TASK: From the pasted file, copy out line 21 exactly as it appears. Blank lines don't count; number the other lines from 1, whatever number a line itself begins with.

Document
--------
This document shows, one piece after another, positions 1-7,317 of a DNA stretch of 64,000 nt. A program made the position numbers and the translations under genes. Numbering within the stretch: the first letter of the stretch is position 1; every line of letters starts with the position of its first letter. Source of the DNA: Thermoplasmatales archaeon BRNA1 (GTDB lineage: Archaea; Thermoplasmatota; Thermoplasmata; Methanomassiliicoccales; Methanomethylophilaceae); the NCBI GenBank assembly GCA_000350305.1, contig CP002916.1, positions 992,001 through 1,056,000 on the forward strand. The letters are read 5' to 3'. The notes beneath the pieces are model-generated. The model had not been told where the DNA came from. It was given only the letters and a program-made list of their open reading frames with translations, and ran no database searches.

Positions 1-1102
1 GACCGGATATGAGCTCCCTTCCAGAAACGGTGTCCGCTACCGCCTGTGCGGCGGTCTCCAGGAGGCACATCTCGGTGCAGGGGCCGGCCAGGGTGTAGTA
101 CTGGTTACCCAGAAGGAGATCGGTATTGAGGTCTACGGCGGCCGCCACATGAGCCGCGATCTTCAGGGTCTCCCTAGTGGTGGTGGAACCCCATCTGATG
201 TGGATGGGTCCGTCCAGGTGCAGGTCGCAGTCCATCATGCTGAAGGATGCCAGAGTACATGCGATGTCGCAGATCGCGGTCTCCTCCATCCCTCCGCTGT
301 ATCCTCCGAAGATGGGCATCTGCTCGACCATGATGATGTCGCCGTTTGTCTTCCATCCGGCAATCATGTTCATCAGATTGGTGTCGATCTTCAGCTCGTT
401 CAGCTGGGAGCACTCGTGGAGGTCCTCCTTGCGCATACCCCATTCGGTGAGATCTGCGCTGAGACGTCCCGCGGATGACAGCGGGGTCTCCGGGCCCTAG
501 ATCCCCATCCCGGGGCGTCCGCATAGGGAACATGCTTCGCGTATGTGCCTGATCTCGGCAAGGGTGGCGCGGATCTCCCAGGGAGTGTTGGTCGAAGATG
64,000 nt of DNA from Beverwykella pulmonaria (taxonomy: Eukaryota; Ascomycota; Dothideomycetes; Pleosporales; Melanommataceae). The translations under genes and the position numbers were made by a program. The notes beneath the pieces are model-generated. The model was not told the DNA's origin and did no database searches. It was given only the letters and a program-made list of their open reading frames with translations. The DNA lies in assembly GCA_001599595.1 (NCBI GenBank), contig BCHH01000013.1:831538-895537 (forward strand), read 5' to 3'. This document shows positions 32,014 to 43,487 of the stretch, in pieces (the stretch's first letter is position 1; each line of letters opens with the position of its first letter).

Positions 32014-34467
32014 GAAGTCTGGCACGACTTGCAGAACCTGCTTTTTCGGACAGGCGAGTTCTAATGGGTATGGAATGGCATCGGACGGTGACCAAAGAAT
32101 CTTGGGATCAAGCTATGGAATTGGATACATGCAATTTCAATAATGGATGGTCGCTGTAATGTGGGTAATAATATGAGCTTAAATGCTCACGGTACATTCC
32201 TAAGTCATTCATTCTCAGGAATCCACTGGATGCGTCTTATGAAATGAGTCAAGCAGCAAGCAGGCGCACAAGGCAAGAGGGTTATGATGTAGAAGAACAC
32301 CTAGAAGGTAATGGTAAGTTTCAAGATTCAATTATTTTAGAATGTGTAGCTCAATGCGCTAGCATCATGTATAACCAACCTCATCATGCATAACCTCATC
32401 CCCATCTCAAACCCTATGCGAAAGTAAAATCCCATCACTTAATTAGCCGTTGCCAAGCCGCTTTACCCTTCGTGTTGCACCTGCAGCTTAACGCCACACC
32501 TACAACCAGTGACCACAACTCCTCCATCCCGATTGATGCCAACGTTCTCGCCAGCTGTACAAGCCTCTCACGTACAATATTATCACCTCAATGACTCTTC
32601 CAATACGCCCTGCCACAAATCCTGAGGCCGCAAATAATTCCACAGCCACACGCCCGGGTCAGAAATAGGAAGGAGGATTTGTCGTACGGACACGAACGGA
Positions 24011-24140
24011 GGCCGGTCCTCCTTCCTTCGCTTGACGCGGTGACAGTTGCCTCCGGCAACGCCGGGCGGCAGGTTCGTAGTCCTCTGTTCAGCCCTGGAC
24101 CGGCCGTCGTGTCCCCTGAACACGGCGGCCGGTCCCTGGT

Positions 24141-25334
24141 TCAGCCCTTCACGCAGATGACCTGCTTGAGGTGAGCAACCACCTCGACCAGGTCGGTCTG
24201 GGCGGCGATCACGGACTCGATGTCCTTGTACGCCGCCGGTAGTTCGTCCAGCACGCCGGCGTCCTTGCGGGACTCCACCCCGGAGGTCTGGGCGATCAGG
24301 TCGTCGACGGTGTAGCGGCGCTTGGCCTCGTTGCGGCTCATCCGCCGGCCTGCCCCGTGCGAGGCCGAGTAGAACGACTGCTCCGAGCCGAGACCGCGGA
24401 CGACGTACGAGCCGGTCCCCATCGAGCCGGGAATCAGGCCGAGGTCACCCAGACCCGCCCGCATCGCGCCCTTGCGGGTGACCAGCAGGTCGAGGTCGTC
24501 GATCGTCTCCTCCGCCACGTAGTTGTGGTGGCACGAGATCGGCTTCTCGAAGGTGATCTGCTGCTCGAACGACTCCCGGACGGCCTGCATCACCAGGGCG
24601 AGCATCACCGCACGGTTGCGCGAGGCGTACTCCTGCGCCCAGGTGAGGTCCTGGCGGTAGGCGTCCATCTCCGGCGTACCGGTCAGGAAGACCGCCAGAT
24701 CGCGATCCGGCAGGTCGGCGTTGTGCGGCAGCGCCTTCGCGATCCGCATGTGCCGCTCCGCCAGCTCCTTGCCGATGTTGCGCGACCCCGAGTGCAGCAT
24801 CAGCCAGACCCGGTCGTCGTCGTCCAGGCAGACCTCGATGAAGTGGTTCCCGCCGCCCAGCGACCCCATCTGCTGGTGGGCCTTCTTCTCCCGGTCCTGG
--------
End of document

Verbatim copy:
Positions 24141-25334